The book brims with gorgeous imagery, beautiful metaphors and language that floats from the pages and right into your heart. The towns and events are described in such fascinating detail and evocative manner that it’ll leave the images printed into your brain long after you’ve read the last page. At least that’s what it did for me. The characters are incredibly compelling, and both main and side characters are fully fleshed out and the development is great. Both sides of the war are portrayed in a nuanced manner that makes you feel for the German soldiers and the French citizens alike. Doerr’s writing is simply aweinspiring and his story devastating, almost nihilistic.

My only small complaint would be the pacing. In places it’s a bit slow for my taste and the jumping from one character to the other can get frustrating in the middle of something exciting. This is a good way to build up suspense, I suppose. Maybe I just don’t have the patience for it. Overall the form works and the length of the chapters (some are less than a page) ensure that you’re never bored enough to put the book down.

Simply put this is a beautiful piece of writing, though it’s very different from the starkness I usually prefer. But I’m sure that means it’ll appeal to way more people, and I hope it does because it deserves it, as its awards suggests too. So really, who needs my review?

(I do still wish Mr Doerr would have given this a less syrup-y title.)

Child 44 by Tom Rob Smith


Title: Child 44
Author: Tom Rob Smith
Publisher: Simon & Schuster
Release Date: 2008
Rating: 3.5/5

I’ve always liked serial-killer books and movies. Both fictional and non-fictional. But it wasn’t until after I’d finished Child 44 that I realized it was based on the life of probably the most prolific serial-killer in the Soviet Union, Andrei Chikatilo, the Butcher of Rostov. He claimed to have committed more than 56 murders and was convicted of 52 i 1992. The fictional version of Chikatilo is just as active, but much earlier.

“The survival of their political system justified anything. The promise of a golden age where none of this brutality would exist, where everything would be in plenty and poverty would be a memory, justified anything.”

Child 44 takes place in Stalin’s Soviet Union where everyone’s a suspect of anti-state activities or thoughts and being arrested is basically a gulag or death sentence as the state is infallible and thus never arrests innocent people. The general population is poor and lives in constant fear of the state and its agents. One of these agents is Leo Demidov, security officer with the MGB. He and his family enjoy small luxuries like running water and fruit. So what do you do when you begin to suspect that a serial-killer is on the loose in a country where there are no unsolved crimes, and where suggesting so could land you and your family in the gulags for 25 years? Do you risk becoming an enemy of the state to save a bunch of strangers? Well I’m not saying. You’ll have to read the book for yourself. And there are definitely worse things you could be reading.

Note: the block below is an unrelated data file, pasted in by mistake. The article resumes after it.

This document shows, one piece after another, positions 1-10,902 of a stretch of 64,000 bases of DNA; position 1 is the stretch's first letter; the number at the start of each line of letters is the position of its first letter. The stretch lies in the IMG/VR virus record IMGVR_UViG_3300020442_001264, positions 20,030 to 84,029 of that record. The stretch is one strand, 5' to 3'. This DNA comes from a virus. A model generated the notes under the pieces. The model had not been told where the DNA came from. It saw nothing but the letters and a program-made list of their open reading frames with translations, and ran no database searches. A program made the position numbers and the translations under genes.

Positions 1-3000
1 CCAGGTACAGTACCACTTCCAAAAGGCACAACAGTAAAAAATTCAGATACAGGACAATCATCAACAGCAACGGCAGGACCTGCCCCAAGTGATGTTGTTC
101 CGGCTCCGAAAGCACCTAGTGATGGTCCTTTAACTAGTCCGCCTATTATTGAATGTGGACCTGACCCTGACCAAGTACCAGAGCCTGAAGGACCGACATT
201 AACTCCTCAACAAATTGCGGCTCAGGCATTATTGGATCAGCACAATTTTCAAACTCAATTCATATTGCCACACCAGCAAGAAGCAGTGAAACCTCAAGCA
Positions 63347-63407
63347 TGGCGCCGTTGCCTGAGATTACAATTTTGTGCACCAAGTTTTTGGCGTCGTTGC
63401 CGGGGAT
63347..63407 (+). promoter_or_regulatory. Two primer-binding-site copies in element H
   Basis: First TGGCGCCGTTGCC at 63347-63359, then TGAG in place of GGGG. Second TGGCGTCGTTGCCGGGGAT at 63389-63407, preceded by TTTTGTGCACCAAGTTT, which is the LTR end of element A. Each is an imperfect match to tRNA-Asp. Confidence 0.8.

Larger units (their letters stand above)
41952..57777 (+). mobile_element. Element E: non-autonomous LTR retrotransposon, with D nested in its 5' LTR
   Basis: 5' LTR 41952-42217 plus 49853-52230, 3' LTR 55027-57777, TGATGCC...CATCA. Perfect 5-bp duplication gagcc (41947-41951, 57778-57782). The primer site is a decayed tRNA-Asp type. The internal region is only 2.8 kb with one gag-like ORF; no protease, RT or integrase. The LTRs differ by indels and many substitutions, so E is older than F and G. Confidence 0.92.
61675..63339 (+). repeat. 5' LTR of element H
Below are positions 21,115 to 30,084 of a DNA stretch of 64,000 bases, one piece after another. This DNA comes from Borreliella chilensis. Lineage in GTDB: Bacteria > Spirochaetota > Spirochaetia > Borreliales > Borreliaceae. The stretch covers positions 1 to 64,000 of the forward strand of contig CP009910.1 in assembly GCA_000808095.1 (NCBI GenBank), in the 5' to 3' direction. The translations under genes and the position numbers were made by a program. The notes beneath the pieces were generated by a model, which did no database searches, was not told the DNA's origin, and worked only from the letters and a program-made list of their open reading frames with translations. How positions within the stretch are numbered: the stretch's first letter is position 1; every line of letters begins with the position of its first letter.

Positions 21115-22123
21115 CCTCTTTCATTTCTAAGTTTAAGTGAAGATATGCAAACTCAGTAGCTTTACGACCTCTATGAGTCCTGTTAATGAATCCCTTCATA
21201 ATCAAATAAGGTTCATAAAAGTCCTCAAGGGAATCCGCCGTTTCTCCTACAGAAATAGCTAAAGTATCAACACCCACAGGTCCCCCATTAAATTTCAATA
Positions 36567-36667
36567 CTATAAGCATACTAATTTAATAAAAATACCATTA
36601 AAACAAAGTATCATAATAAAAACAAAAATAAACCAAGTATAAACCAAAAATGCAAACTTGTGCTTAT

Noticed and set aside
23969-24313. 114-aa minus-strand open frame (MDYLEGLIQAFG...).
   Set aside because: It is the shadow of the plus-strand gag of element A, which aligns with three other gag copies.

Even if you don’t like gruesome serial-killers, this book is worth reading for the portrayal of life in the USSR in the 1950’s. It’s bleak, unsettling – or downright scary –  and very engaging. Sure, I don’t know enough to completely evaluate the accuracy of the historical or societal aspects of the book. But I’m not sure it matters. Maybe it wasn’t such a horrible place to live and maybe people didn’t get arrested or sent away at the drop of a hat. While a pretty big deal historically and from a humanitarian point of view, I don’t think it matters a whole lot  whether or not these things are accurate, (I think they are, but maybe I’m just falling for some Western propaganda here), because it makes for one hell of a darkly atmospheric setting and helps propel the action along very nicely. Even without a serial-killer, this would have been an interesting read. The cruel inner workings of the agency and the daily lives of the citizens are what made me gobble up Child 44. Leo’s struggle within the system is a gripping story in itself and it made me want to learn even more about this place and time. Thank god the author left a list of inspirational reading at the end!

“Trust but check. Check on those we trust.”

It’s not that I mind the serial-killer story at all. I just wasn’t too excited by it and I almost got annoyed with those convenient thriller coincidences. I didn’t find him so scary –  I’m not very squeamish with these things – though I’m sure a lot of people would.  And it wasn’t all that hard to figure out the whodunnit. Another small complaint would be that the characters are a bit thin. There’s some development, but not a lot and little background information. Had there been more characters, they probably would have been difficult to tell apart. But there aren’t . The dialogue too is sparse and often uninteresting. But let’s be honest, Child 44 never pretended to be high art and that’s just fine. And either way, the story is so fast-paced that you hardly have time to notice or mind.